The January assessment period will be upon us all very soon. Why not take some time over the next few weeks to refresh your knowledge.

Below are a few resources previously delivered or created by the FMS TEL team:


🎦 Canvas Assessment Training 

  • Setting Up Assessments
  • Creating Rubrics
  • Turnitin Plagiarism Detection
  • Marking and Moderation

🎦 Effective Rubrics

  • Designing Effective Rubrics for Marking and Feedback
  • Best practice when deciding how to put your rubric together
  • Rubric design workflow
  • Setting up and using Rubrics in Turnitin

🎦 Adaptive Release Feedback

  • Comments before grades
  • Technological affordances available
  • Recorded audio feedback

📄 Multiple Markers 

  • How to allocate students to a marker
  • How to filter Speedgrader to see only your marking section

We ALL Draw!

During the FMS TEL Conference, Leonard Shapiro of the University of Cape Town presented an overview of the many ways in which people draw, dispelled myths about the ‘quality’ of a drawing, and covered some of the many ways in which drawing can be useful in learning and in communication once we stop judging ourselves on our artistic skill.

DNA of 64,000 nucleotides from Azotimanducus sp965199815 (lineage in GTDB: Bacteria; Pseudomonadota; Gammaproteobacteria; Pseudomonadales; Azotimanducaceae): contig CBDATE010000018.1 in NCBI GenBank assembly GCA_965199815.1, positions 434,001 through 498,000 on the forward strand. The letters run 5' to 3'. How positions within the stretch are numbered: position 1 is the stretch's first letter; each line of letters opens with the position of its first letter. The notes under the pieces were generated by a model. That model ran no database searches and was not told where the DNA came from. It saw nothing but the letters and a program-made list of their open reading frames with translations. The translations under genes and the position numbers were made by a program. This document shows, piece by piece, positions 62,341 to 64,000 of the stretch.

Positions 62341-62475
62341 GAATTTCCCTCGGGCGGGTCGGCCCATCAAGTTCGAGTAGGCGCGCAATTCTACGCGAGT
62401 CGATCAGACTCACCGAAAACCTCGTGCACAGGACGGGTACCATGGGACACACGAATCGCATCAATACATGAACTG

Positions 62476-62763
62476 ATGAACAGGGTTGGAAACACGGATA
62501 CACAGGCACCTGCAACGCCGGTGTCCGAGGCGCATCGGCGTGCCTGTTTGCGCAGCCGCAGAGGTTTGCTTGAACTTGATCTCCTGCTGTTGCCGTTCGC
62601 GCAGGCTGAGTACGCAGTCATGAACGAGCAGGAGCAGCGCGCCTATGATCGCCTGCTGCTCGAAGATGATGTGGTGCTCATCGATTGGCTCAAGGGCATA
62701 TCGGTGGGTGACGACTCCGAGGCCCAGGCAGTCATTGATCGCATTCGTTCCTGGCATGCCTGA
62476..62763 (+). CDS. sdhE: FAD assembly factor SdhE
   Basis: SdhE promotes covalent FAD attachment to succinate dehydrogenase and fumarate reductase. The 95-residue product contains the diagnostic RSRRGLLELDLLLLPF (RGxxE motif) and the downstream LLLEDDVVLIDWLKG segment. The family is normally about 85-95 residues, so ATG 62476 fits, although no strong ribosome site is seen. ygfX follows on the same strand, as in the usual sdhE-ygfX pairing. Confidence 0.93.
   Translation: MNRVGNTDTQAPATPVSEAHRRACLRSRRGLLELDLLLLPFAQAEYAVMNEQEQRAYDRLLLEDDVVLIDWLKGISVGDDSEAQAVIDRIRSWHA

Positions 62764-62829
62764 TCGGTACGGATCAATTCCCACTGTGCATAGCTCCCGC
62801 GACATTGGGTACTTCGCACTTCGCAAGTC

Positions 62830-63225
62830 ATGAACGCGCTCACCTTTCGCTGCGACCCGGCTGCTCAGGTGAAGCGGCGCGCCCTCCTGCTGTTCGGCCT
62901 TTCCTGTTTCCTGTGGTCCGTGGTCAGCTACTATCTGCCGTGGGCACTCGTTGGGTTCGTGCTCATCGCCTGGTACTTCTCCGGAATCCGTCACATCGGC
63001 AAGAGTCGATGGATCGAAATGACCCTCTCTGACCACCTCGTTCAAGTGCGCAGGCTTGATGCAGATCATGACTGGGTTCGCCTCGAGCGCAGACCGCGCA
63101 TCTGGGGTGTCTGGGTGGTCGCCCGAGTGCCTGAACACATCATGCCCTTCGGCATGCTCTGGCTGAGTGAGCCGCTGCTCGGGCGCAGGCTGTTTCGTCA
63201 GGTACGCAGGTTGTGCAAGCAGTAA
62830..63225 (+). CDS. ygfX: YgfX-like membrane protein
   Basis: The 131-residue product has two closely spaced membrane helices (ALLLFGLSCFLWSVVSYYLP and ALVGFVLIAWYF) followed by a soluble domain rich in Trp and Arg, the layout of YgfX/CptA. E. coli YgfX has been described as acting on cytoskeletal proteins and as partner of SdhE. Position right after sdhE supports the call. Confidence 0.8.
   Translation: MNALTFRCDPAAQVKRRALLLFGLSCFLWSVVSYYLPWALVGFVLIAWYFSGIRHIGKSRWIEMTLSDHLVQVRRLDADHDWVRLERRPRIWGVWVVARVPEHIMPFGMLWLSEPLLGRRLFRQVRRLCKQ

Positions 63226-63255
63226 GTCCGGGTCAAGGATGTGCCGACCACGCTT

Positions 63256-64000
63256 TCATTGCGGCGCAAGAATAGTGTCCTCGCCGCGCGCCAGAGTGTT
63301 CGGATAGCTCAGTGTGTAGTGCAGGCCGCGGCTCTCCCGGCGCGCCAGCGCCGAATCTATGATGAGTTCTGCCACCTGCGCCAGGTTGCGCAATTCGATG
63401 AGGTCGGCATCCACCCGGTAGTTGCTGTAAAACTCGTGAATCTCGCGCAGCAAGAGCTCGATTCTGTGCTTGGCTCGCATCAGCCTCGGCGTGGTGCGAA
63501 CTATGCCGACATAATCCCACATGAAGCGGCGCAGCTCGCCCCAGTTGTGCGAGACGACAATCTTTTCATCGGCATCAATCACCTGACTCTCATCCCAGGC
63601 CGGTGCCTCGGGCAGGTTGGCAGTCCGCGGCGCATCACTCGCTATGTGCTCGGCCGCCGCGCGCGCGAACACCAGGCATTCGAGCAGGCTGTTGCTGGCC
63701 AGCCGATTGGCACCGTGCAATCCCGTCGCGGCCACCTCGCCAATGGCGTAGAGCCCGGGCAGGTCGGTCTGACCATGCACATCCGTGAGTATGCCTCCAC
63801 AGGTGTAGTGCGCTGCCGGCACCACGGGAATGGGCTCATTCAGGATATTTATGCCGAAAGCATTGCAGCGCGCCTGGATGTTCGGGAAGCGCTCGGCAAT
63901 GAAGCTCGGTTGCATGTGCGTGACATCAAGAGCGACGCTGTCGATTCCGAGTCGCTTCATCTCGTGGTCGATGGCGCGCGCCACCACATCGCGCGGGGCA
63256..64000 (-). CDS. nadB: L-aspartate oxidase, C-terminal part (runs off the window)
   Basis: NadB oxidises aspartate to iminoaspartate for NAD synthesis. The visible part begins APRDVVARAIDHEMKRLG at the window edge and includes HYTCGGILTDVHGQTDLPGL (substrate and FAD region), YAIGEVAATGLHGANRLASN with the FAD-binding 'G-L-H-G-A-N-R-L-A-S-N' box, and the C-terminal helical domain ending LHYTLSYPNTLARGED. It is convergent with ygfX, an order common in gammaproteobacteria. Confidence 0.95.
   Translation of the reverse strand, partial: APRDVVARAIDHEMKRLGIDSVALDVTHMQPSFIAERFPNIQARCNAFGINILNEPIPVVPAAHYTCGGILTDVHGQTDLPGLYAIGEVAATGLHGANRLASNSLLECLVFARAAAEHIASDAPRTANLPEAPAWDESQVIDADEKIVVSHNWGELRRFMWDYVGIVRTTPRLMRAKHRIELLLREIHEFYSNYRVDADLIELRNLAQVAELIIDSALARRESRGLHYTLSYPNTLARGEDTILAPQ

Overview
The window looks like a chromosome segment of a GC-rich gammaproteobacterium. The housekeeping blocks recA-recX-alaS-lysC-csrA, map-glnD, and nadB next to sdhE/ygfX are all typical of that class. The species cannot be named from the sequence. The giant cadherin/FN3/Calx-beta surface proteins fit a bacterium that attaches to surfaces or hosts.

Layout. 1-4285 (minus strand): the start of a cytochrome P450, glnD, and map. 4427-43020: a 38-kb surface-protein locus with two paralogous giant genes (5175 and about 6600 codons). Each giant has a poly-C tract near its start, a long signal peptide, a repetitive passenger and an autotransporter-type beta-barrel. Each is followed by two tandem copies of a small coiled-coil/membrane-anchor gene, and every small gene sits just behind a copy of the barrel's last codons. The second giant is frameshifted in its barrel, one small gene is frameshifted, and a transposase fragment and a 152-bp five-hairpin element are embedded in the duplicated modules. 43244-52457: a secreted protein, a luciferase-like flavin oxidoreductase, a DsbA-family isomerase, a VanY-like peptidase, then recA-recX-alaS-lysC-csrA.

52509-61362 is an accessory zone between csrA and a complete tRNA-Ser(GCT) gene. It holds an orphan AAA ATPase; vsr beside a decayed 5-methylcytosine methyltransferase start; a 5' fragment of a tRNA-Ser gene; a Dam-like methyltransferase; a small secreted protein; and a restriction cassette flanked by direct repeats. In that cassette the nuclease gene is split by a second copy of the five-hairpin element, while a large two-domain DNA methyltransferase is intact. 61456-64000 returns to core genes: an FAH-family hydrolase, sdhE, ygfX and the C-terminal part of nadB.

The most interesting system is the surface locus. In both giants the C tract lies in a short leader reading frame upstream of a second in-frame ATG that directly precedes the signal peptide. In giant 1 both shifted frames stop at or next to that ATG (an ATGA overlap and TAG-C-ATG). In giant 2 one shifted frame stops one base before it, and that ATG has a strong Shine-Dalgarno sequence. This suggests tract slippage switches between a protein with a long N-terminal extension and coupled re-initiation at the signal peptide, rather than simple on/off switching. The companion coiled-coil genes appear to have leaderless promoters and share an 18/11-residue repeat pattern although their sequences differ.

You can watch Leonard’s talk in Panopto.

The university has a range of tools that allow us to draw for learning and communication, and draw collaboratively when teaching in person and online, such as smart boards, interactive whiteboards, and collaborative whiteboards in Zoom and Teams, as well as note making apps on devices we have in our pockets.

Drawing as a method to understand 3D anatomical structures is central to Leonard’s work – how might drawing allow your students to take a different viewpoint in your subject?

You may also wish to consider the approaches and methods used in the other linked FMS TEL videos below: